25 ArcGIS Online Field Maps App Save Form

Repeat steps 22 to 25 for each layer if so desired (e.g. Valve, Water Mains and Lateral Mains).

Collecting High-Accuracy Data in ArcGIS Field Maps

On your mobile device, open Field Maps. You will now see the new web map you created. Just make sure to have your Eos Arrow GNSS receiver connected to the mobile device.

26. Tap the “Proposed Water Design” map, and you can begin collecting data.

26 ArcGIS Field Maps My Maps_frame

27. Field Maps shows you your real-time GPS accuracy from the Arrow receiver at the top-center of your map. In this case, our Arrow Gold® is connected to the RTK network and is getting centimeter accuracy. (Yes, you may celebrate!) To collect your first point, tap the blue icon in the bottom right corner of the map display.

27 ArcGIS Field Maps Eos Arrow GNSS Accuracy_frame

28. The list of layers in the “Proposed Water Design” you configured in ArcGIS Online will open. Let’s create a new hydrant (i.e., “Proposed Hydrant”). You will be prompted to fill out any required fields in the form, and you might notice that the “Ortho Height” field is automatically populated with the elevation value derived from the script. When the form is completed select “Submit.”

28 ArcGIS Field Maps Collect Feature_frame

29. After submitting the new hydrant, the feature attributes and GNSS metadata can be displayed in a pop-up window by selecting the point from the map. This enables the field user to review the GNSS coordinates (including the ortho height, horizontal accuracy, fix type, and more). The new hydrant feature is synced back to the web map in ArcGIS Online in real time if the device has an internet connection.

29 ArcGIS Field Maps New Feature Pop-up Values_frame

30. After the form is submitted from Field Maps, the new hydrant location, attributes, and metadata are synced back to our web map in ArcGIS Online. The sync will happen in real time if a mobile internet connection is available in the field, or as soon as the mobile device connects to WiFi or a cellular network.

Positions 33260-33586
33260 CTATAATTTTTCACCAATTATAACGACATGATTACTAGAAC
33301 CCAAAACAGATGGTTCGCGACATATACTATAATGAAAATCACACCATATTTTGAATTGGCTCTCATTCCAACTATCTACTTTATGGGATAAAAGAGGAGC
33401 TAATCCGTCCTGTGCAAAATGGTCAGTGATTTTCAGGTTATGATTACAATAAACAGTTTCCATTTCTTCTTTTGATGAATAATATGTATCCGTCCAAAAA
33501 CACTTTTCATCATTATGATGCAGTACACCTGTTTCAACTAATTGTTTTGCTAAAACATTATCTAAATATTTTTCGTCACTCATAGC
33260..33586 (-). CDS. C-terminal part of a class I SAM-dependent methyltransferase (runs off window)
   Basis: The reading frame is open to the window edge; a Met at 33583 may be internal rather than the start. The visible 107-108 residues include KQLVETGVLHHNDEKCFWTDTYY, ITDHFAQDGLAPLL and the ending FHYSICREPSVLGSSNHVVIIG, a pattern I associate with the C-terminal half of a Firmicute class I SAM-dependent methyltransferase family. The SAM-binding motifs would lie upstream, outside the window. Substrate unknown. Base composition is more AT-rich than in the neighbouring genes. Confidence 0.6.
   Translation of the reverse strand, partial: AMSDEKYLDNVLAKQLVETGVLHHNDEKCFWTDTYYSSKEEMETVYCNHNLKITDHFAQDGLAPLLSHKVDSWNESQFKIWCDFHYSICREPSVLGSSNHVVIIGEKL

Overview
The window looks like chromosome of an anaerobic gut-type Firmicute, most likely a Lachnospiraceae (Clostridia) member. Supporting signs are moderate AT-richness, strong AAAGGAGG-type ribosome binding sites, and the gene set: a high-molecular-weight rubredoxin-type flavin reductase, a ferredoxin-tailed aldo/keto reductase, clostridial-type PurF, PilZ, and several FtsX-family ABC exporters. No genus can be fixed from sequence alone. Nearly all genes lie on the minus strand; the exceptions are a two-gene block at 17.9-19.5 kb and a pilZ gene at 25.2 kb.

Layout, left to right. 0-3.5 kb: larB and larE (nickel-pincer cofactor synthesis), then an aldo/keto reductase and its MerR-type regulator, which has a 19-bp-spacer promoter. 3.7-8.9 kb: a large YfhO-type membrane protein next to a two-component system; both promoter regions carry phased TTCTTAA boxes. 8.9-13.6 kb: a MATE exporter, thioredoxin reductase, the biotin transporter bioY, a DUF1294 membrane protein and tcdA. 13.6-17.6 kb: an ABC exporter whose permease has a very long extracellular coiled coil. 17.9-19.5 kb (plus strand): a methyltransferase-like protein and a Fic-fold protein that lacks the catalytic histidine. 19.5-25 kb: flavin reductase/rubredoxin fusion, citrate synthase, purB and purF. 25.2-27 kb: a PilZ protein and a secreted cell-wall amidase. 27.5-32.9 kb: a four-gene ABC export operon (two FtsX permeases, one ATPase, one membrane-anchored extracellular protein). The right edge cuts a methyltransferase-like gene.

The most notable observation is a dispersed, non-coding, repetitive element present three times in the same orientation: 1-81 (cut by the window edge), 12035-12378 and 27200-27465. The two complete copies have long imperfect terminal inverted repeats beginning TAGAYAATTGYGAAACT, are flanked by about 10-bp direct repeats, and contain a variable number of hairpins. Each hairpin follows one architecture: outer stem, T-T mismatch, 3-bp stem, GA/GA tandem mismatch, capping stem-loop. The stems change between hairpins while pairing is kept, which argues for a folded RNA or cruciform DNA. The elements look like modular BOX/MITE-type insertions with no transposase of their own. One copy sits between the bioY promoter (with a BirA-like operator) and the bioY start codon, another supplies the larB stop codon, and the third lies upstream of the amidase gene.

You can see that in this example, the proposed hydrant location we collected in Field Maps shows in our web map. The pop-up displays the attribute data from the template (e.g., “Project ID,” “Project Name”). It also shows the GNSS metadata fields populated from the Arrow receiver (e.g., “Correction Age: 1.00,” “Fix Type: RTKFixed,” “Horizontal Accuracy (m): 0.01”).

Also, notice that the field we manually added with our Arcade script, “Ortho Height,” has been populated with the calculated elevation in meters.

30 ArcGIS Online Synced New Feature Pop-up Values

Key Takeaways of Creating an ArcGIS Web Map for High-Accuracy Data Collection

As you can see, using a feature layer template in ArcGIS Online streamlines the process of creating a data collection workflow from scratch, all in a matter of minutes. We’ve shown you how to collect and store important GNSS metadata for every feature collected by the Arrow GNSS receiver. Your field crews will be able to use the Field Maps mobile app to collect standardized, high-accuracy GIS data using their iOS or Android device of choice and an Eos GNSS receiver. We’ve also shown you how to use the Field Maps field calculation tool to compute the orthometric height from the GNSS elevations collected by the Arrow receiver. Starting a GIS for your organization’s field assets has never been simpler.